Choosing the right outfitter can help make your hunt more successful. But how do you find the right one? Here are some tips to help you choose an outfitter for your next hunt.
Know What You Want (And What You Can Handle)
Before you even research outfitters, you need to know what you’re looking for in a hunt. It isn’t as simple as deciding you want to try for a big elk or monster mule deer, though having an idea of desired species is an important basic step.
You also need to think about if you want to camp in a tent or stay in a comfortable lodge, hunt with 4x4s, on horseback, or if you prefer backpacking. Think about what you’re looking for in terms of trophy quality as well. Do you simply want the experience of hunting elk and would be as happy to kill a cow as you would be with a trophy bull? Or do you have an inch-counting obsession that won’t be satisfied by something that doesn’t reach a specific minimum score?
You need to do a bit of self-analysis as well. Are you in shape for an intensely physical hunt? Be honest with yourself as well as your outfitter, and only consider hunts within your capabilities. You’re not going to want to be sitting out your hunt because you’re struggling. If you decide you want to do a physically difficult hunt without being ready, you’re setting yourself up for at best, a bad experience. At worst, serious trouble.
Define Your Timeframe and Budget
Next, you need to define your timeframe and budget. Without knowing these, you won’t be able to find the right outfitter.
For your timeframe, are you looking to go on an elk hunt this year? Or would you be willing to wait a few years, depending on availability or need for preference points? You could also skip the wait (and some costs) by hunting in an area that offers over-the-counter tags, though you may sacrifice trophy quality.
Don’t forget your budget. Are you willing to spend $5,000 or more? Are you willing to pay a steep price to hunt a premier ranch? Whatever your budget entails, make sure you choose quality. As with many services and products, you often get what you pay for. So be wary of any guided hunts that sound too good to be true. When you consider an outfitter pays for license dues, permits, leases, insurance, equipment, vehicles, horses, guides, lodging, food, and other overhead, it becomes clear why guided hunts aren’t cheap. When it comes to guided hunts, quality really matters.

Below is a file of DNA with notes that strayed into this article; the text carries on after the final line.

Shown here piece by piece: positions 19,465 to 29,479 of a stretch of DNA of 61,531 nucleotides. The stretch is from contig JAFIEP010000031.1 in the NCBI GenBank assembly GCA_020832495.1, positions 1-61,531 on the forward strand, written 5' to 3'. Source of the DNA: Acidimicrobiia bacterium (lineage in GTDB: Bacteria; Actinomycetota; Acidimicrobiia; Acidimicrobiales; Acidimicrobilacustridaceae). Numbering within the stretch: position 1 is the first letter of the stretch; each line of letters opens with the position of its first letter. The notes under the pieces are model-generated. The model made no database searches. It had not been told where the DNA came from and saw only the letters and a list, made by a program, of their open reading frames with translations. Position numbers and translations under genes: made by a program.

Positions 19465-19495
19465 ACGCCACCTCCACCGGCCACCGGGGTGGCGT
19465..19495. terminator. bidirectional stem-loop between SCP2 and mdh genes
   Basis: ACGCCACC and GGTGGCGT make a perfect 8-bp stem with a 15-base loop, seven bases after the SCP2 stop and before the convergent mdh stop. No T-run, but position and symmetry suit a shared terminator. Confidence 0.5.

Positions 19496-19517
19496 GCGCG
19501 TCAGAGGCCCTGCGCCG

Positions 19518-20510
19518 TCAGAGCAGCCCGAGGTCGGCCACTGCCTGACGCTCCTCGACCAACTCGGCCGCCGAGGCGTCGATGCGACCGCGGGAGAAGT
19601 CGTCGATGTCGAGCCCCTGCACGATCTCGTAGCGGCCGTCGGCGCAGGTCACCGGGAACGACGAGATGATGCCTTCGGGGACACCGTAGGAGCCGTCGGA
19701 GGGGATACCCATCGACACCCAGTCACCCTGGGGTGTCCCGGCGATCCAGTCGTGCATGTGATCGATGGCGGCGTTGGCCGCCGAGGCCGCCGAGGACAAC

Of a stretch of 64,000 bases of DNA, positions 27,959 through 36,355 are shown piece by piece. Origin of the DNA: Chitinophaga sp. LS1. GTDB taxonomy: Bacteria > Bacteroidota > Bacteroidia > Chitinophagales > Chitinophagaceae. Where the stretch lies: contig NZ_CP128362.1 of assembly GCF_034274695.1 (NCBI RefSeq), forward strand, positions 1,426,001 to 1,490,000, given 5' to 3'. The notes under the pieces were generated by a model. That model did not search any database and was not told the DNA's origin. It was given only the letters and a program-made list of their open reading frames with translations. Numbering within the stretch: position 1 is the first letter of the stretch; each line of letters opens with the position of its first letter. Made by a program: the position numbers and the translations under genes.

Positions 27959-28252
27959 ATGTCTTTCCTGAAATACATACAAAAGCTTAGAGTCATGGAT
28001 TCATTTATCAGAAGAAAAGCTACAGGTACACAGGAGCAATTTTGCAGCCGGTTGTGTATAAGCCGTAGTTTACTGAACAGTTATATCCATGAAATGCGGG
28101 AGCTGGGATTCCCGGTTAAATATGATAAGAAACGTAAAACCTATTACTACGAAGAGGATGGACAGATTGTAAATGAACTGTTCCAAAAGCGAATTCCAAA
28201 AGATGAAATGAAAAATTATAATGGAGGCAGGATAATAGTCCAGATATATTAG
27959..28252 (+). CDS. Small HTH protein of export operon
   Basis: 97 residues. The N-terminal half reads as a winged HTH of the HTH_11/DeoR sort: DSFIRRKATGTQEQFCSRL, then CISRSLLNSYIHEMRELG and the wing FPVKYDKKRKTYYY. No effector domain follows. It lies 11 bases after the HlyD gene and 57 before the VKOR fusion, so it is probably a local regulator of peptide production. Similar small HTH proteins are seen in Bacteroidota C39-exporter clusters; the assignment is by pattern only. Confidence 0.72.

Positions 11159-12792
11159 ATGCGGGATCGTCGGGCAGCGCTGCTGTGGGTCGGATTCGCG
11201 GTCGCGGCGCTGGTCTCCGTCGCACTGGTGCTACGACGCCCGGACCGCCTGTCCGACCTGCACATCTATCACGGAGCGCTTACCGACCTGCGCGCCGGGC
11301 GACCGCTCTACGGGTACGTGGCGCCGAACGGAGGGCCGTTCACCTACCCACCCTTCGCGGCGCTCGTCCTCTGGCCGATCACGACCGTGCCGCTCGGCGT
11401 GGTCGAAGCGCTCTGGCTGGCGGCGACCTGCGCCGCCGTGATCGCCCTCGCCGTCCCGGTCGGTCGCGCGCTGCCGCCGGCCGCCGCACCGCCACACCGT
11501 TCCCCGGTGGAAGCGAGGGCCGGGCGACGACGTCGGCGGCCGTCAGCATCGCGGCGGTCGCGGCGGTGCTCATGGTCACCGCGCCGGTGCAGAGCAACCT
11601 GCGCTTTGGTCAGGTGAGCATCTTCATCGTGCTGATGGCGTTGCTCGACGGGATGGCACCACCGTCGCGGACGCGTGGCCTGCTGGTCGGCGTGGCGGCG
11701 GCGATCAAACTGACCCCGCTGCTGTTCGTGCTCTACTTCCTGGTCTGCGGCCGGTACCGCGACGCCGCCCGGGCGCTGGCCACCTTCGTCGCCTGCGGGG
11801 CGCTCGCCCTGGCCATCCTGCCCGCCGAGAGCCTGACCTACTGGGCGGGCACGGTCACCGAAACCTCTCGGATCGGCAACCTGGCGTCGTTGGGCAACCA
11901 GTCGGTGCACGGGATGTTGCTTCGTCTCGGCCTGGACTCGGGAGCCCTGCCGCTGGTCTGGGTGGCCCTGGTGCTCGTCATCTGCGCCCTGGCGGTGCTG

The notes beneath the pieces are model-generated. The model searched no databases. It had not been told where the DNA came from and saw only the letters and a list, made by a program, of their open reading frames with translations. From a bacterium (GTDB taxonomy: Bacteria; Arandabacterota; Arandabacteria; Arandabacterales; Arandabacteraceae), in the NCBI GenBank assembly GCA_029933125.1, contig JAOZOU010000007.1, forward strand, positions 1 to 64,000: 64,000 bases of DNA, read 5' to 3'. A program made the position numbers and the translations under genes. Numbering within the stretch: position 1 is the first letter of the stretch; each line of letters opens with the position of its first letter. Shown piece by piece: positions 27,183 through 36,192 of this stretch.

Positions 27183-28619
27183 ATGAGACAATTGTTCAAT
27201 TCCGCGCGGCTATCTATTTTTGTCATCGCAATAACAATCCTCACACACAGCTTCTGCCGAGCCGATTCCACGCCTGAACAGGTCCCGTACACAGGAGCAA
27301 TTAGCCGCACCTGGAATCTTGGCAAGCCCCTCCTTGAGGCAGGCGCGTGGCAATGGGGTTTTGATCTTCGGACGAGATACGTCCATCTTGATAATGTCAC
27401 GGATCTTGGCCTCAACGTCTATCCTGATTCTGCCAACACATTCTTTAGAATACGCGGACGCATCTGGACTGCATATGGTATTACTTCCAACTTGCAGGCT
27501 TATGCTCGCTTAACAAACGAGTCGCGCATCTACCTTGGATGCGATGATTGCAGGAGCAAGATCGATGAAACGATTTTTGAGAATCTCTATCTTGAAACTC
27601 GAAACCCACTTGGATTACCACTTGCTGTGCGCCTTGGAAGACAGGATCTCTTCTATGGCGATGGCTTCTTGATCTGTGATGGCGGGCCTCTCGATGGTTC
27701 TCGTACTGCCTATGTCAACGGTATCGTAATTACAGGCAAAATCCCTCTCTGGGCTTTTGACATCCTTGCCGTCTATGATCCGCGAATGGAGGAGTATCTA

Know What a Reputable Guide Looks Like
A reputable outfitter will present what services they offer upfront. That can come in the form of a website, PDF flyer, or marketing packet. When you’re dealing with someone you can trust, they’re not going to hide any information from you. They want to make sure you’re just as good of a fit for them as they are for you.
At the minimum, outfitters should provide a phone number so you can discuss directly with the guide. But they should also be willing to share references and if they belong to any professional organizations.
Ask the Right Questions
In your research, you will likely find a few options. To narrow down the list, you need to call each one up and ask questions. Make sure you make a list so you don’t forget to ask anything important. If you need help coming up with questions, here are some to guide you:
- How long have you been in business?
- How much land do you actually hunt? Not how much land you’re permitted to hunt, but how much of that do you actually use for hunting?
- Will other people be coming along/what is the guide-to-hunter ratio?
- What is your lodging like?
- What kind of meals do you serve?
- What should I expect each day?
- Is the land public or private?
Try to ask questions that are more focused on quality and experience. Questions about kill percentage are highly dependent on a hunter’s ability. Ask questions that are specific to the expectations you outlined. If you’re only asking how big the bulls are and the success percentage, you’re doing yourself a disservice.
Don’t Cave to Pressure
Guides are in the business to sell hunts. Do not allow a guide – good or bad – to pressure you into signing a hunt contract before you’re comfortable to do so. They may try to hook you up with specials or sales, but don’t prioritize saving a few hundred dollars over booking with the right outfitter. You don’t want to be a pushover and allow a second-rate guide to coax you into wasting your money.
Let’s Get Hunting
Choosing the right outfitter for you is important to make sure you get the most out of your guided hunt. If you’re looking to hunt elk or mule deer with professional guides in the mountains of Southwest Colorado, we’d love to be an option you consider. At Soap Mesa Outfitters, we are dedicated to giving you the experience of a lifetime.